SURFSIDE, Fla. – One year ago today, 98 lives were lost in one of the deadliest structural failures in U.S. history. On June 24th, 2021, a condominium building partially collapsed in Surfside, Florida. One year later, investigators and families are still struggling to understand why.
"It took over two weeks for my sister Nicky to be recovered," said Martin Langesfeld, who lost his sister in the building collapse. "Every day we would wake up, we wouldn't sleep much to start off. Every day, we would just hope and pray that we would get notification of anyone being alive just to have hope that our loved ones would be alive. That day never came for any families. It was weeks of agonizing pain and unanswered questions."
Martin Langesfeld lost his only big sister, Nicky, when the condo building suddenly collapsed. Nicky Langesfeld moved into the building just a few months before the disaster. The 26-year-old attorney moved to Surfside with her husband, Luis Sadovnic, in January 2021, shorty after their wedding. Just six months later, the couple died together in the building collapse.
"She was an attorney, and she lived her life for justice. She would want the truth," Martin said.
Martin Langesfeld has spent the last year fighting for answers alongside his father, Pablo Langesfeld. With so many unanswered questions, the Langesfeld family hasn't even begun the grieving process.
"It’s been a year … and I’ve never seen so many sunrises in my life. I don’t sleep. I lost my baby, and no father should go through what I'm going through," said Pablo Langesfeld.
"It's been one year since the country's first building collapsed, with no apparent reason. We have no answers to anything. The whole world needs to know what happened," Martin added.
To this day, first responders and rescue crews continue to struggle with the building collapse. Howie Lieberman served as a medical manager on Florida Task Force One.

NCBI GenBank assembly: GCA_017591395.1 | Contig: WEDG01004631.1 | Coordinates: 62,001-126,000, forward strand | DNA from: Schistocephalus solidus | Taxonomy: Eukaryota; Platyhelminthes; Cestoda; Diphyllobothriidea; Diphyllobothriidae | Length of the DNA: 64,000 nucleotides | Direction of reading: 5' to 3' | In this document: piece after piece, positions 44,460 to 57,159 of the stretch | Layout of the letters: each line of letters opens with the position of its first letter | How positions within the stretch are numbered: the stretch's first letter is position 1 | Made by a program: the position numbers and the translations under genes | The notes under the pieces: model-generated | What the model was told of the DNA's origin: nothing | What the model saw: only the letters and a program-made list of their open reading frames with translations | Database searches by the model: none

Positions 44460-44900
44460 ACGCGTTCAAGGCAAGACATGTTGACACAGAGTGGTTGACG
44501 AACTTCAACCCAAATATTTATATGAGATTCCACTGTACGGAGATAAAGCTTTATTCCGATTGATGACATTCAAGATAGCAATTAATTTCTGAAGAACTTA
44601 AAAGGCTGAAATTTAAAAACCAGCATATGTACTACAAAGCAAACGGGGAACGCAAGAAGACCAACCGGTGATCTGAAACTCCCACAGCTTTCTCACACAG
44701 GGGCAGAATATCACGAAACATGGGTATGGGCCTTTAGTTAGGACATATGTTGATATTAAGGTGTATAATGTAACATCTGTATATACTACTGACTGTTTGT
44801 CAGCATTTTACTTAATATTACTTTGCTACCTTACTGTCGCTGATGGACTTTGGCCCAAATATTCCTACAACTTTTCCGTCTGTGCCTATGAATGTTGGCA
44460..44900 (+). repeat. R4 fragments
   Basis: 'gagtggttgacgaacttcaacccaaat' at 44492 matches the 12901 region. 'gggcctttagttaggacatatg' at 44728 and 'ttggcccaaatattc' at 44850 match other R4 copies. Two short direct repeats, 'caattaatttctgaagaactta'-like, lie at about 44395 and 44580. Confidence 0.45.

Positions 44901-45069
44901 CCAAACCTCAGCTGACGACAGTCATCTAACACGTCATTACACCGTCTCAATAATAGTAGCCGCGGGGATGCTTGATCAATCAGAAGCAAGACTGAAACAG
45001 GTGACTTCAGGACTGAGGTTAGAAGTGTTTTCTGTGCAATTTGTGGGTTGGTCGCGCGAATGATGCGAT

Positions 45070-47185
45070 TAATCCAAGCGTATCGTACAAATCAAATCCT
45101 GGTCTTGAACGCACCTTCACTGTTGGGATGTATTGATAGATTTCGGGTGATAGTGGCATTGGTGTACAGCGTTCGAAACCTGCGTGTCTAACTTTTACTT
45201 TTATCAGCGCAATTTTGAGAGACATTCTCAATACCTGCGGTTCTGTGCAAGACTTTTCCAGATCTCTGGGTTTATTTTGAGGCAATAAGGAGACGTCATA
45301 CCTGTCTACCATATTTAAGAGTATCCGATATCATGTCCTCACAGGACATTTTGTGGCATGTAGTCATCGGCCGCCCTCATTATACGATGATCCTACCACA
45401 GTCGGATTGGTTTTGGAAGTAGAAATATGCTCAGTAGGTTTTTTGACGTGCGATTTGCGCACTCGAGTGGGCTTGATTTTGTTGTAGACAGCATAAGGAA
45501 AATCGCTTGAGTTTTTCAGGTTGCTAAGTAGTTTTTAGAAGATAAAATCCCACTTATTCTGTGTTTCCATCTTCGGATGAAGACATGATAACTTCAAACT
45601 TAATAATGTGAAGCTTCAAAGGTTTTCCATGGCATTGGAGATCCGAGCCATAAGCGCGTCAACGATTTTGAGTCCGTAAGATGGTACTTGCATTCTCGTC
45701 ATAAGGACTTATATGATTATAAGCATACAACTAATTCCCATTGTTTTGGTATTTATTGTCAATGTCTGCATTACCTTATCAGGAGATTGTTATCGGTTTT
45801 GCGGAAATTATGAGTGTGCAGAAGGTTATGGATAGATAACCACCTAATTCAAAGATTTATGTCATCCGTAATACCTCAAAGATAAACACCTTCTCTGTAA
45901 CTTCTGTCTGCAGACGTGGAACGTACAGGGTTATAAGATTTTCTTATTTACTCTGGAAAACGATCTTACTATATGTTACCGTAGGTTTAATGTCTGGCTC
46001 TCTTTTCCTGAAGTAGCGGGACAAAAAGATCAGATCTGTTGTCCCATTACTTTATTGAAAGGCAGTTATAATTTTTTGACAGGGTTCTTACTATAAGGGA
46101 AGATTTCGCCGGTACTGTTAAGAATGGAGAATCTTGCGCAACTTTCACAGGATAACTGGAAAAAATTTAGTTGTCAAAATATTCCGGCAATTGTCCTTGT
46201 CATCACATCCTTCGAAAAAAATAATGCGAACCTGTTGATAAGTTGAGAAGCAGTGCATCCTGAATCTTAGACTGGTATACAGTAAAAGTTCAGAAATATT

"It's hard to believe that a year has passed already," Lieberman said. "Obviously, it's still very vivid in my memory. And it's kind of mixed emotions. Looking back, there's always that sense of, could we have done more? Could we have done something different?
"We pretty much all know the answer. But being the type of people and individuals that we are, and what we do, we kind of always want to save everyone or everyone that we possibly can."
The team searched the rubble for weeks but found very few survivors.
"We were working as fast as we could, and the amount of people and resources that came to bear on the site was just, you know, second to none," Lieberman added. "It was absolutely remarkable. I know, personally speaking, that was probably the hardest day to see family members literally screaming into the pile of rubble here, you know, at their loved ones, or their family members, friends, you know, not to give up hope that, you know, they're still thinking about them. That was pretty emotional. It still is to this day."
Families of victims filed more than 20 lawsuits since the collapse, accusing building officials and the condo board of ignoring structural damage. Although the investigation is expected to take years, a judge approved a compensation settlement topping $1 billion Thursday for the victims.
"We want answers. We want somebody liable. They need to find out why it happened because buildings, they do not collapse by themselves. There's something wrong," Pablo Langesfeld said.